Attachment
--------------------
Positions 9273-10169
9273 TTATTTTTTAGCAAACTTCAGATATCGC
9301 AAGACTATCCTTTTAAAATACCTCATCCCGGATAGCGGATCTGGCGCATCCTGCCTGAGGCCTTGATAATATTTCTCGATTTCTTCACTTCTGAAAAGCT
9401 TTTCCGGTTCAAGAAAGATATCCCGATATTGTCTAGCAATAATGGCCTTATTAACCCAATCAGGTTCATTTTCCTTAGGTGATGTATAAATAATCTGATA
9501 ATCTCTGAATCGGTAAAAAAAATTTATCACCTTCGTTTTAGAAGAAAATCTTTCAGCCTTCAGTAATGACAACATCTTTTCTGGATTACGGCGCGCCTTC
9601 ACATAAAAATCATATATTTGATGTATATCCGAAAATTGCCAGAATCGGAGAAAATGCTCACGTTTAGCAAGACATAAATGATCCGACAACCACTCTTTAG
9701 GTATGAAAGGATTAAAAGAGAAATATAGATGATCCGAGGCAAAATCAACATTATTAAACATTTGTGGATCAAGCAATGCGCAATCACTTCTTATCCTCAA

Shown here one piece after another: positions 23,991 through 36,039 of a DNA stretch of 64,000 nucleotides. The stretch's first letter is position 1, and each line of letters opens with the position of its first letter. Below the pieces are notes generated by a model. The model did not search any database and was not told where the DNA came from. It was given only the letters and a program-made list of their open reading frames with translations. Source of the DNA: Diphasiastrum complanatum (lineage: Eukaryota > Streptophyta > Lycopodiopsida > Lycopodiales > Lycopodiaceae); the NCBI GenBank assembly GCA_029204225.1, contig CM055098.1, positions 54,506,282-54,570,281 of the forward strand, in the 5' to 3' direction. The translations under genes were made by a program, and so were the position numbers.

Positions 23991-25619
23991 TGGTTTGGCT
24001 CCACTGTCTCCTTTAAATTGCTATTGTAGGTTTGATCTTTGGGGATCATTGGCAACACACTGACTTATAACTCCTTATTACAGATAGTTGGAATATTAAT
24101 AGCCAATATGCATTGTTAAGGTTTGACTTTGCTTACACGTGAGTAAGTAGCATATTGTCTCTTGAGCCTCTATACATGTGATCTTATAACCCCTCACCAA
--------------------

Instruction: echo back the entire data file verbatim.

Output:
Positions 9273-10169
9273 TTATTTTTTAGCAAACTTCAGATATCGC
9301 AAGACTATCCTTTTAAAATACCTCATCCCGGATAGCGGATCTGGCGCATCCTGCCTGAGGCCTTGATAATATTTCTCGATTTCTTCACTTCTGAAAAGCT
9401 TTTCCGGTTCAAGAAAGATATCCCGATATTGTCTAGCAATAATGGCCTTATTAACCCAATCAGGTTCATTTTCCTTAGGTGATGTATAAATAATCTGATA
9501 ATCTCTGAATCGGTAAAAAAAATTTATCACCTTCGTTTTAGAAGAAAATCTTTCAGCCTTCAGTAATGACAACATCTTTTCTGGATTACGGCGCGCCTTC
9601 ACATAAAAATCATATATTTGATGTATATCCGAAAATTGCCAGAATCGGAGAAAATGCTCACGTTTAGCAAGACATAAATGATCCGACAACCACTCTTTAG
9701 GTATGAAAGGATTAAAAGAGAAATATAGATGATCCGAGGCAAAATCAACATTATTAAACATTTGTGGATCAAGCAATGCGCAATCACTTCTTATCCTCAA

Shown here one piece after another: positions 23,991 through 36,039 of a DNA stretch of 64,000 nucleotides. The stretch's first letter is position 1, and each line of letters opens with the position of its first letter. Below the pieces are notes generated by a model. The model did not search any database and was not told where the DNA came from. It was given only the letters and a program-made list of their open reading frames with translations. Source of the DNA: Diphasiastrum complanatum (lineage: Eukaryota > Streptophyta > Lycopodiopsida > Lycopodiales > Lycopodiaceae); the NCBI GenBank assembly GCA_029204225.1, contig CM055098.1, positions 54,506,282-54,570,281 of the forward strand, in the 5' to 3' direction. The translations under genes were made by a program, and so were the position numbers.

Positions 23991-25619
23991 TGGTTTGGCT
24001 CCACTGTCTCCTTTAAATTGCTATTGTAGGTTTGATCTTTGGGGATCATTGGCAACACACTGACTTATAACTCCTTATTACAGATAGTTGGAATATTAAT
24101 AGCCAATATGCATTGTTAAGGTTTGACTTTGCTTACACGTGAGTAAGTAGCATATTGTCTCTTGAGCCTCTATACATGTGATCTTATAACCCCTCACCAA